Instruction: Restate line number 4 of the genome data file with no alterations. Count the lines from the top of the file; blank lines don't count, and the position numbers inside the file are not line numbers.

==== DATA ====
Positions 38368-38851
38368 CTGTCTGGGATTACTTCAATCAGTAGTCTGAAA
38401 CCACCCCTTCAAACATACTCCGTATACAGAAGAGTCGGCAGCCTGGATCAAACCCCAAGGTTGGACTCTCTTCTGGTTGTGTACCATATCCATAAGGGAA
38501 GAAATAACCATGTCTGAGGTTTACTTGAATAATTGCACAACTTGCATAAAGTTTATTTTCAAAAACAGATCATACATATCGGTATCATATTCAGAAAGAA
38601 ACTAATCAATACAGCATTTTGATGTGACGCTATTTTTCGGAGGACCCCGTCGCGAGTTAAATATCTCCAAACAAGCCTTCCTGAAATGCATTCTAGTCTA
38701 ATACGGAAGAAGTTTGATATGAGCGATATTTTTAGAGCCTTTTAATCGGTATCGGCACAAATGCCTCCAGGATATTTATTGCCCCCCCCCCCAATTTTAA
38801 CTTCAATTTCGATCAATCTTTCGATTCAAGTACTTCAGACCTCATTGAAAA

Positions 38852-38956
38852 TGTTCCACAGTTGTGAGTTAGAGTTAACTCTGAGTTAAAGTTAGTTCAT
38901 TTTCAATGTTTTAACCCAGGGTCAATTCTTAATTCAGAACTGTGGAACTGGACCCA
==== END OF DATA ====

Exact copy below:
38501 GAAATAACCATGTCTGAGGTTTACTTGAATAATTGCACAACTTGCATAAAGTTTATTTTCAAAAACAGATCATACATATCGGTATCATATTCAGAAAGAA